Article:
The core and the periphery in distributed and self-organizing innovation systems
Author(s)Lakhani, Karim R. (Karim Raziabdullah), 1970-
Sloan School of Management.
Eric von Hippel.
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The Internet has enabled the large-scale mobilization of individuals to self-organize and innovate outside of formal organizations. My dissertation consists of three studies examining the functioning of such self-organizing and distributed innovation systems. I focus on the differing roles of core and peripheral participants in the distributed innovation process and explore the potential generality of this new form of innovating. The first study explores a systematic method of broadcast search used by corporations to search for solutions to internal R & D problems by involving peripheral problem solvers - those who are outside of their organizations. I find that innovative solutions to difficult scientific problems can be effectively identified by broadcasting problems to a large group of diverse solvers in different fields. Broadcast search yields innovative solutions by peripheral solvers who are crossing scientific disciplines. The central characteristic of problems that were successfully solved is the ability to attract specialized peripheral solvers with heterogeneous scientific interests. The second study examines how participants jointly innovate in a Free and Open Source Software community. I find that members at the periphery - those outside of the core project team - are responsible for developing a majority of functionally novel software features.(cont.) In contrast, core members develop performance-related features. Peripheral members also initiate the majority of the development activity and provide critical input into the technical problem solving processes. Ongoing interactions between core and peripheral members are the primary enablers of collective problem solving. I discuss how core and peripheral members enact six work practices in jointly producing software in a distributed and virtual setting. The third study examines the motivation of core participants in 287 Free and Open Source Software communities. Theorizing on individual motivations for participating in communities has posited that external motivational factors in the form of extrinsic benefits as the main drivers of effort. I find that enjoyment-based intrinsic motivation, namely how creative a person feels when working on the project was the strongest and most pervasive driver of effort. I also find that user need, intellectual stimulation derived from writing code, and improving programming skills as top motivators for project participation.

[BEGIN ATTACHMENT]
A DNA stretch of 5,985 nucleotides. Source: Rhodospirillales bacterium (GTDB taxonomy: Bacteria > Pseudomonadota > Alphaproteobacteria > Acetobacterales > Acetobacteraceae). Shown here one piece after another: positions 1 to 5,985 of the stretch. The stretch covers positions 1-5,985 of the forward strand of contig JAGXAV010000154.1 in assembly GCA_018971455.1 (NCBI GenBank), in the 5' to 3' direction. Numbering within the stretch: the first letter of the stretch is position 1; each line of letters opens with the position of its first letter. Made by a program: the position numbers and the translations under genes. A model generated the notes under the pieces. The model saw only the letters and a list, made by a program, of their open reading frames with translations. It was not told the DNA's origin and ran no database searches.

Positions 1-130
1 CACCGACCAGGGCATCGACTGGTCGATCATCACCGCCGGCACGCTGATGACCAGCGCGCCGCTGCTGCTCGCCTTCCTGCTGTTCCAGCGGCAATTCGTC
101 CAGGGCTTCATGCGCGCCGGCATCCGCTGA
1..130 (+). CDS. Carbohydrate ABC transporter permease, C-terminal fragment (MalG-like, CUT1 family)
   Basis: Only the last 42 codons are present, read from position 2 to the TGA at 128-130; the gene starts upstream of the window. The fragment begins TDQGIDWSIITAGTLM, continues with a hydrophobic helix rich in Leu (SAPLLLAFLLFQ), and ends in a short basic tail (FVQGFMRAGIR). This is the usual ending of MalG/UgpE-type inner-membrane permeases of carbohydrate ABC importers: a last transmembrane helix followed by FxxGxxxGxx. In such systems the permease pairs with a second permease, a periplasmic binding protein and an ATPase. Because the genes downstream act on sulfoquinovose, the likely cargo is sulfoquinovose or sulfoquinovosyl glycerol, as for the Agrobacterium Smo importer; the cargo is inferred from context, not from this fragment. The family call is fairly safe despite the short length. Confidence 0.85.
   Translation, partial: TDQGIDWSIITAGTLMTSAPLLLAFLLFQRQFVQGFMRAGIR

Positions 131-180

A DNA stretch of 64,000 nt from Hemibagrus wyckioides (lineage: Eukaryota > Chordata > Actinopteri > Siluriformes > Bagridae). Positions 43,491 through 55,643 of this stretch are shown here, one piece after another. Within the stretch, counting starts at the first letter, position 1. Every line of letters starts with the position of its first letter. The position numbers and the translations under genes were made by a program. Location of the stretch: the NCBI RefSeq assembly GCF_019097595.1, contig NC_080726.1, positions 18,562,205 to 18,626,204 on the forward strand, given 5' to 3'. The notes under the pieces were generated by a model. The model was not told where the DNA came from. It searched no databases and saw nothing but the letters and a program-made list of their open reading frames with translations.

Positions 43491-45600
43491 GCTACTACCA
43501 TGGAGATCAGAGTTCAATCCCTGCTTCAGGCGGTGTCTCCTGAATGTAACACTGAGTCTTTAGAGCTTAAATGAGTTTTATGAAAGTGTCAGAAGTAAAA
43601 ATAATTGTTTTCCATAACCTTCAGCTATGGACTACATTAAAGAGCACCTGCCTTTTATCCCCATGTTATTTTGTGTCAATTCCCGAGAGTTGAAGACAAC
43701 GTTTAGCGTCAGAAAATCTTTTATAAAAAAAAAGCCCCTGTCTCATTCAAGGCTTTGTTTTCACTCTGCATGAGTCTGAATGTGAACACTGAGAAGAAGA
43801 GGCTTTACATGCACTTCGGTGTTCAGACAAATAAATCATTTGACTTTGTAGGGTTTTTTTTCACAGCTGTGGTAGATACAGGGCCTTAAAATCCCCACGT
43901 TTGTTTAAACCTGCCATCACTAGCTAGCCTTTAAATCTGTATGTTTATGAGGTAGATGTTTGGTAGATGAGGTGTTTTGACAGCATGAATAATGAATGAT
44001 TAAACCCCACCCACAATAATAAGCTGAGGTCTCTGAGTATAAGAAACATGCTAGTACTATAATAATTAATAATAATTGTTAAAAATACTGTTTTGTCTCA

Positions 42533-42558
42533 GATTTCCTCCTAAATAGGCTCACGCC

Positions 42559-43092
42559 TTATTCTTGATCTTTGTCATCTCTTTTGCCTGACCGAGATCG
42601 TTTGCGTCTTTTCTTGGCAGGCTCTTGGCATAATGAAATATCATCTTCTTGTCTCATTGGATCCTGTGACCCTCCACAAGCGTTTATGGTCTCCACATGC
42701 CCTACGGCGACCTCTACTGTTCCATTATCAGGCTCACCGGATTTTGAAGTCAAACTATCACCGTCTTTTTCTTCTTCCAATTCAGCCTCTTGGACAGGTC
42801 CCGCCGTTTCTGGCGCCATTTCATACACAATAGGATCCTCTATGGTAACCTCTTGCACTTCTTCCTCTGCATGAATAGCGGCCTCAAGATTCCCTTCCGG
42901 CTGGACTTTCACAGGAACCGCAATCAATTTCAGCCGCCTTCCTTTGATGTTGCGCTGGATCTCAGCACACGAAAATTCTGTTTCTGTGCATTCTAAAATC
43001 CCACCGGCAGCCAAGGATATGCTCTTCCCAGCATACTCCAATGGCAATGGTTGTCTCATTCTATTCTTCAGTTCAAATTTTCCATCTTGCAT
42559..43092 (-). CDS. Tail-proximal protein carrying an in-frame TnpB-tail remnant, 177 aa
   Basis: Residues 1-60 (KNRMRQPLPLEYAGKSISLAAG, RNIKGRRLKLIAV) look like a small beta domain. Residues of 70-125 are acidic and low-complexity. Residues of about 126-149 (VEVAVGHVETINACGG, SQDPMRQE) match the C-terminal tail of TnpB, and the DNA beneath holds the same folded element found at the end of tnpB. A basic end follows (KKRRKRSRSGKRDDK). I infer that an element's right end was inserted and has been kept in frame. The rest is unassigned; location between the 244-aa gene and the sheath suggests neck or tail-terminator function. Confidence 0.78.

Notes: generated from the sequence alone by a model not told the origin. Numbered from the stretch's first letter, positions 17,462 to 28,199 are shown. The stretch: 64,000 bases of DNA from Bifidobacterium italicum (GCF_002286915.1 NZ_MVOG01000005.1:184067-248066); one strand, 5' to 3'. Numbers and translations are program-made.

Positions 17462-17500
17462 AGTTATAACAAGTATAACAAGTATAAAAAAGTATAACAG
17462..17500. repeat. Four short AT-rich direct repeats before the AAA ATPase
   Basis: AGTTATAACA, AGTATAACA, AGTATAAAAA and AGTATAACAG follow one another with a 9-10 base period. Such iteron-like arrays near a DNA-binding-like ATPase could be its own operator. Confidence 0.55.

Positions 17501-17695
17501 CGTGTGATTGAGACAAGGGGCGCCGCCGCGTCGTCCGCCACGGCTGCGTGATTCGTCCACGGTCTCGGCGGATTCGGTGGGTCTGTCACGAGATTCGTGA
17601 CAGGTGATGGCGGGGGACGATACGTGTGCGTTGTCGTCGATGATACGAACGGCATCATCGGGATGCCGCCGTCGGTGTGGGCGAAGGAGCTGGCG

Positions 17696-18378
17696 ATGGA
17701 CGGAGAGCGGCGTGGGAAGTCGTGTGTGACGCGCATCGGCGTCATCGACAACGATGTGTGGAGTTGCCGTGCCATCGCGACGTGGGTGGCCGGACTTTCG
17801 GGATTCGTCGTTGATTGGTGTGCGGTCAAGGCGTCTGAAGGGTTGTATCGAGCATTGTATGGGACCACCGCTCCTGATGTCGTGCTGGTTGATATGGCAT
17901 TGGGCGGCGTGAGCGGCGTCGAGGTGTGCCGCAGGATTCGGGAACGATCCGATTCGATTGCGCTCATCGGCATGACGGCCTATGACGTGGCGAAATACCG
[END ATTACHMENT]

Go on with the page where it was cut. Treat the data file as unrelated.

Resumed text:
Thesis (Ph. D.)--Massachusetts Institute of Technology, Sloan School of Management, 2006.Includes bibliographical references.
DepartmentSloan School of Management.
Massachusetts Institute of Technology
Sloan School of Management.